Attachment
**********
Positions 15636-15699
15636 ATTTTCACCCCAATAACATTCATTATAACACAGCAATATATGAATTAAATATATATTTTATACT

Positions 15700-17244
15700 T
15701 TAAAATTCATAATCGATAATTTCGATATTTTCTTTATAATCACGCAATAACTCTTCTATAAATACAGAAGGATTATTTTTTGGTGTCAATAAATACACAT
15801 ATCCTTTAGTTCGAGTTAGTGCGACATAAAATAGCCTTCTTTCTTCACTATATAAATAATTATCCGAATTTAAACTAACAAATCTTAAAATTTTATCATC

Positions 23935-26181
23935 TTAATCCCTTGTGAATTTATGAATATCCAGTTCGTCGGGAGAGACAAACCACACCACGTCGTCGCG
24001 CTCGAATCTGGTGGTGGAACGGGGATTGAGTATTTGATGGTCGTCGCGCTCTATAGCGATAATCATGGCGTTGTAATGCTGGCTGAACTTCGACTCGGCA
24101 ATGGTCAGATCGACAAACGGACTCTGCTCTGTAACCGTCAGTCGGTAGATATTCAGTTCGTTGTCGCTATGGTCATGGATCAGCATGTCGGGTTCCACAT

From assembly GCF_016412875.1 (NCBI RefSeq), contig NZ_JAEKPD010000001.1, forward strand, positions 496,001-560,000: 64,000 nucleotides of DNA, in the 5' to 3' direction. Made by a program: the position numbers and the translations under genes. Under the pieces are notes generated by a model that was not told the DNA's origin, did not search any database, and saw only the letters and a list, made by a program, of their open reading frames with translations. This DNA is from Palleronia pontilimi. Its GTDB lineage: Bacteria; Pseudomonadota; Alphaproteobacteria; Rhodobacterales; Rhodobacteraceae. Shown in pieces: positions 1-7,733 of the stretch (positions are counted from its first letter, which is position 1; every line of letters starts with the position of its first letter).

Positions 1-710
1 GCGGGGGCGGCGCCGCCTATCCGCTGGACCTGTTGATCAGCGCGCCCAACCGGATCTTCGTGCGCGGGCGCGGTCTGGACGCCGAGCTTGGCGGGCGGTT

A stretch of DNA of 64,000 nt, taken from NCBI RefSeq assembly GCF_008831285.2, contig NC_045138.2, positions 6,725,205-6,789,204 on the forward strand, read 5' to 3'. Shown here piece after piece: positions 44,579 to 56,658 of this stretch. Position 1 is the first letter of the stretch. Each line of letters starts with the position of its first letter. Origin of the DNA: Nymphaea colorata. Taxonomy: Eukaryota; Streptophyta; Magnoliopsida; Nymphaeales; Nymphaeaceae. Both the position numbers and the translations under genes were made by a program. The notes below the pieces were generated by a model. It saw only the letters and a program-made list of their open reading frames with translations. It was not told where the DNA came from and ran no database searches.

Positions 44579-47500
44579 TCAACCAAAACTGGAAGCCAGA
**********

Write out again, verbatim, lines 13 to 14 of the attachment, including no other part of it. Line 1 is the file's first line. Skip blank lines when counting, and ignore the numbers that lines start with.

1 GCGGGGGCGGCGCCGCCTATCCGCTGGACCTGTTGATCAGCGCGCCCAACCGGATCTTCGTGCGCGGGCGCGGTCTGGACGCCGAGCTTGGCGGGCGGTT

A stretch of DNA of 64,000 nt, taken from NCBI RefSeq assembly GCF_008831285.2, contig NC_045138.2, positions 6,725,205-6,789,204 on the forward strand, read 5' to 3'. Shown here piece after piece: positions 44,579 to 56,658 of this stretch. Position 1 is the first letter of the stretch. Each line of letters starts with the position of its first letter. Origin of the DNA: Nymphaea colorata. Taxonomy: Eukaryota; Streptophyta; Magnoliopsida; Nymphaeales; Nymphaeaceae. Both the position numbers and the translations under genes were made by a program. The notes below the pieces were generated by a model. It saw only the letters and a program-made list of their open reading frames with translations. It was not told where the DNA came from and ran no database searches.